The European Bank for Reconstruction and Development (EBRD) said Tuesday it would begin funding critically needed investment in cash-strapped Greece as Athens nears the end of a massive bailout programme.
The private-sector champion said the programme would cover the next five years until 2020 but declined to give a figure for its potential investment after reports it could be as much as 1.0 billion euros.
"What we will be trying to do is to use the bank's expertise to develop the private sector to promote growth," EBRD president Suma Chakrabarti told a press conference in Brussels to announce the decision.
The move follows a request late last year by the previous centre-right Greek government which agreed to tough austerity and reform commitments in return for a debt rescue worth 240 billion euros.
The new hard-left government of Alexis Tsipras won power in January however on a promise to reverse many of those reforms, especially privatisation, and chart a post-bailout future with its sceptical international creditors.
Chakrabarti said the state sector in Greece was "still very dominant," accounting for about 40 percent of the economy, and so the EBRD's role would largely depend on future government policy.
"Whenever we invest in any country it is always on the back of a programme of reform to a more open economy," he said.
"What we are looking at is -- are they moving towards a more market-friendly system?"
The EBRD would do as much or as little as was possible, he said, without giving a figure.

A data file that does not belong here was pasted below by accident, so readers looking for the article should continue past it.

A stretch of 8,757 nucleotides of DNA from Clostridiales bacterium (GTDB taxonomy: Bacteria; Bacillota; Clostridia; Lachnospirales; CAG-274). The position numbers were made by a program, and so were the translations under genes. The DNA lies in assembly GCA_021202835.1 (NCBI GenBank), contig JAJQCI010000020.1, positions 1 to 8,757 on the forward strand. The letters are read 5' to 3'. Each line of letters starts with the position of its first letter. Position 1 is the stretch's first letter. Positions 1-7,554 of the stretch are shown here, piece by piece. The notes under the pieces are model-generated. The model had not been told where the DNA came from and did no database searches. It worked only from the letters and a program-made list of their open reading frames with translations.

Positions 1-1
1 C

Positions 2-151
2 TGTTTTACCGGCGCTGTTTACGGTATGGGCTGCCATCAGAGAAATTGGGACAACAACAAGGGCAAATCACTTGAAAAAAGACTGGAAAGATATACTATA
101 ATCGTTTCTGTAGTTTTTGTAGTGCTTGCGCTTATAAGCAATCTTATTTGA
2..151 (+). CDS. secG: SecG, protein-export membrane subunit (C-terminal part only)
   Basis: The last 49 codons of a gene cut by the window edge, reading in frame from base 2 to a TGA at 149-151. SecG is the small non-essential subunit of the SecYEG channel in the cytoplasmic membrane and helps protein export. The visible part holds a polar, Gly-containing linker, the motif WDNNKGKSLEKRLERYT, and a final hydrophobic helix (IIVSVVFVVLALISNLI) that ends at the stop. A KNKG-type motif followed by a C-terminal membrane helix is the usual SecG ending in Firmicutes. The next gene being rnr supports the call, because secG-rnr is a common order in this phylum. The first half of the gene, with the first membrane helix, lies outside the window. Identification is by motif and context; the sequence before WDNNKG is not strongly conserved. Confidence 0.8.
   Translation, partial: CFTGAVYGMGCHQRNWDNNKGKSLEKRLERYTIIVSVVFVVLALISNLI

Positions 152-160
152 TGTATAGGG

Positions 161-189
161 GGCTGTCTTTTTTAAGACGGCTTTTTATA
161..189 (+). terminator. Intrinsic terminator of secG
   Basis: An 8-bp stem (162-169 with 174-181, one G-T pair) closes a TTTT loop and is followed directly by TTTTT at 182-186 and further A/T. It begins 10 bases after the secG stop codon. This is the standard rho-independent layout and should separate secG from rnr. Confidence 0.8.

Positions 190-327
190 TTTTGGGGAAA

"We just do not do that but the good news is that we are very well capitalised and we have headroom, no ceiling, no floor," he said.
The European Bank for Reconstruction and Development was set up in 1991 to help fund the free-market transformation of the former communist states of eastern Europe.
Since then it has broadened its remit to all of Europe and neighbouring areas, focussing on the private sector to deliver economic, social and political change.
The European Union, the European Central Bank and the International Monetary Fund bailed out Greece twice -- in 2010 and 2012 at the height of the debt crisis when it looked on the verge of collapse.
At the end of last month, the 'troika' and Greece's 18 eurozone partners agreed to extend the current bailout by four months to give them and Athens the time to work out the next step, since the country remains fragile and unable to fund itself on the open markets.
Worse still, Greece is saddled with a debt mountain of some 320 billion euros which many believe can never be repaid and must be restructured if it is ever to get its economy back on track.
Spanish Economy Minister Luis de Guindos said Monday EU officials estimated Greece will need a third bailout of 30-50 billion euros ($34-55 billion).